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"America has two great dominant strands of political thought - conservatism, which, at its very best, draws lines that should not be crossed; and progressivism, which, at its very best, breaks down barriers that should never have been erected." -- Bill Clinton, Dedication of the Clinton Presidential Library, November 2004

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Thursday, July 03, 2003


Computerworld on Dean,10801,82771,00.html

posted by G at Thursday, July 03, 2003 permalink View blog reactions
"He's really leveraging the medium, putting it in the hands of the people," said Carol Baroudi, an analyst at Baroudi Bloor in Arlington, Mass., and a co-author of The Internet for Dummies. "This medium is the most dynamic medium available. It's when I want it, it's there, and it keeps getting refreshed."
"What he's done is substantiated a community."
"To me, this is hopeful because it has a way of reaching out and touching people in a way that can't be controlled yet," Baroudi said. "[President] Bush has been putting all of his money into owning the media, and this is a medium he doesn't own."


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About Nation-Building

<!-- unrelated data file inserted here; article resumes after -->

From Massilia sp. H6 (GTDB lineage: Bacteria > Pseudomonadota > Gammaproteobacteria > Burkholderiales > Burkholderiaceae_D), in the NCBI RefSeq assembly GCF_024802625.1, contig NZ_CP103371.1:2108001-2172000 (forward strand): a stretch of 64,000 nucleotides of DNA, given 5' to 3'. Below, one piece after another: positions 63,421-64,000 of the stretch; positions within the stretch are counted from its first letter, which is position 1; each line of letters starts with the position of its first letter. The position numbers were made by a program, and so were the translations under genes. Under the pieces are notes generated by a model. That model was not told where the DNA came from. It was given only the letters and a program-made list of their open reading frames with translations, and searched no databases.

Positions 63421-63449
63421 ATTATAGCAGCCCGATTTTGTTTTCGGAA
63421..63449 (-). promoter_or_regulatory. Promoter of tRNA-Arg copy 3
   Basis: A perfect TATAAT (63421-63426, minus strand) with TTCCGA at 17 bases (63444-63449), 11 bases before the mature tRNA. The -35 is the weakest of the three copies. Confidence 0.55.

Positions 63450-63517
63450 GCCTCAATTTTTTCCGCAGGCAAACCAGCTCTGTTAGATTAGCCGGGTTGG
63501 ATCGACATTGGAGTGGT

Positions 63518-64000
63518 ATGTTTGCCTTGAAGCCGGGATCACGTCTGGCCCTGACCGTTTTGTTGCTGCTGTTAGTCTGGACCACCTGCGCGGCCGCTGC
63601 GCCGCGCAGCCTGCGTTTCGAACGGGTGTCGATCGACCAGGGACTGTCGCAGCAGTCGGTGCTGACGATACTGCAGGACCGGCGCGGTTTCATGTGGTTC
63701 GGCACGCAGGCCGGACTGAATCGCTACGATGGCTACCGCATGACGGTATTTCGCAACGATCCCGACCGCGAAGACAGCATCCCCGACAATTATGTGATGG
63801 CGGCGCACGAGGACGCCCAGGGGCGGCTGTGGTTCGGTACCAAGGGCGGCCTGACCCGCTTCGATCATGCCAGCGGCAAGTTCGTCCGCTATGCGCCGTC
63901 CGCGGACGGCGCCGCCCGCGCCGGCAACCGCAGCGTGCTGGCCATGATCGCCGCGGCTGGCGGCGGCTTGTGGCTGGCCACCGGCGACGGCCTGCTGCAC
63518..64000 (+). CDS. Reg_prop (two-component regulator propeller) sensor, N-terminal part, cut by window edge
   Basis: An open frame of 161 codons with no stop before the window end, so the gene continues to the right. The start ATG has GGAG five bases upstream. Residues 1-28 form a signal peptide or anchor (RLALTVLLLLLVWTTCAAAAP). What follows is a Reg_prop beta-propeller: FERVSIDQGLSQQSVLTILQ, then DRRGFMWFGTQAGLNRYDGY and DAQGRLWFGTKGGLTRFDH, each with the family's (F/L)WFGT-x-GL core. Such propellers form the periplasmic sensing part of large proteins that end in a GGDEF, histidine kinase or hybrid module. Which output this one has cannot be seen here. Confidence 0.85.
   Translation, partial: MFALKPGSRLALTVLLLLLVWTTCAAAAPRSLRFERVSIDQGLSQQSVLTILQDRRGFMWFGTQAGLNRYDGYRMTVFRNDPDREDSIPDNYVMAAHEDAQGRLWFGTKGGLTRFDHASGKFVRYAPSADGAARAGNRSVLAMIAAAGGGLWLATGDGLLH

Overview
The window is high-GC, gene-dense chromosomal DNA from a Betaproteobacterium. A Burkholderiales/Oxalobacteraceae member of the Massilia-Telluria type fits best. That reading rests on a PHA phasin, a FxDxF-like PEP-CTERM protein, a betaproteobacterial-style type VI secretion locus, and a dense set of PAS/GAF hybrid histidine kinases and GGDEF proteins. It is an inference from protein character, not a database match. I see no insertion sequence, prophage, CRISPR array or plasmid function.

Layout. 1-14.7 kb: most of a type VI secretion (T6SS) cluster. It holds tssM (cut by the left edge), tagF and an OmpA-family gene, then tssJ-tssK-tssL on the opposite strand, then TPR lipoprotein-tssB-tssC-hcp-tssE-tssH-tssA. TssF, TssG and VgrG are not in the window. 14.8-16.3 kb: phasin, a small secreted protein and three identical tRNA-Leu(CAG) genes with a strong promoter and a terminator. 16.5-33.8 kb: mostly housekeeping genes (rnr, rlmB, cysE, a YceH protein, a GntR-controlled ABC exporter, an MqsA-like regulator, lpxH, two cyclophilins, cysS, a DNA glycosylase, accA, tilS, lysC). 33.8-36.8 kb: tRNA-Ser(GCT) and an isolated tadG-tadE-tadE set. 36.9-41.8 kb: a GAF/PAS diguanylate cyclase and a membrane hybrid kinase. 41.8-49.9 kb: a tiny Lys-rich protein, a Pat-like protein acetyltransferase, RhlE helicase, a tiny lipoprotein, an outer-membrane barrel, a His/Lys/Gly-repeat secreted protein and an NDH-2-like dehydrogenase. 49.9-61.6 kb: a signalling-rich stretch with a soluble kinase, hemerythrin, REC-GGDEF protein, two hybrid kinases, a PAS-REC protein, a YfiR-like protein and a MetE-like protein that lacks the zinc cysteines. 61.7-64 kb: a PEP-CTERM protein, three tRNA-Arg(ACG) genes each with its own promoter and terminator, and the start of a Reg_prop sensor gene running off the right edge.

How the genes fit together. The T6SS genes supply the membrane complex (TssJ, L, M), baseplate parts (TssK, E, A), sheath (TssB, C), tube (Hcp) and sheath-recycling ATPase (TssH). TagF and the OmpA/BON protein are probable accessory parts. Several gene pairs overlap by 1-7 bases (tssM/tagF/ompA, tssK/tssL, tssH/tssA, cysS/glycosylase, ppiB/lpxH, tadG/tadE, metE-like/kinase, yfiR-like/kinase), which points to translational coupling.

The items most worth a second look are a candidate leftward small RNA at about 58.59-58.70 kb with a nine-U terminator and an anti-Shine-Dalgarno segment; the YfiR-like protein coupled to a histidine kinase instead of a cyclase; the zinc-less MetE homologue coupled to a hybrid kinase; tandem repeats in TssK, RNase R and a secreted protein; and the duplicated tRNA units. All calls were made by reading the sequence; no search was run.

Nation-Building was founded by Aziz Poonawalla in August 2002 under the name Dean Nation. Dean Nation was the very first weblog devoted to a presidential candidate, Howard Dean, and became the vanguard of the Dean netroot phenomenon, raising over $40,000 for the Dean campaign, pioneering the use of Meetup, and enjoying the attention of the campaign itself, with Joe Trippi a regular reader (and sometime commentor). Howard Dean himself even left a comment once. Dean Nation was a group weblog effort and counts among its alumni many of the progressive blogsphere's leading talent including Jerome Armstrong, Matthew Yglesias, and Ezra Klein. After the election in 2004, the blog refocused onto the theme of "purple politics", formally changing its name to Nation-Building in June 2006. The primary focus of the blog is on articulating purple-state policy at home and pragmatic liberal interventionism abroad.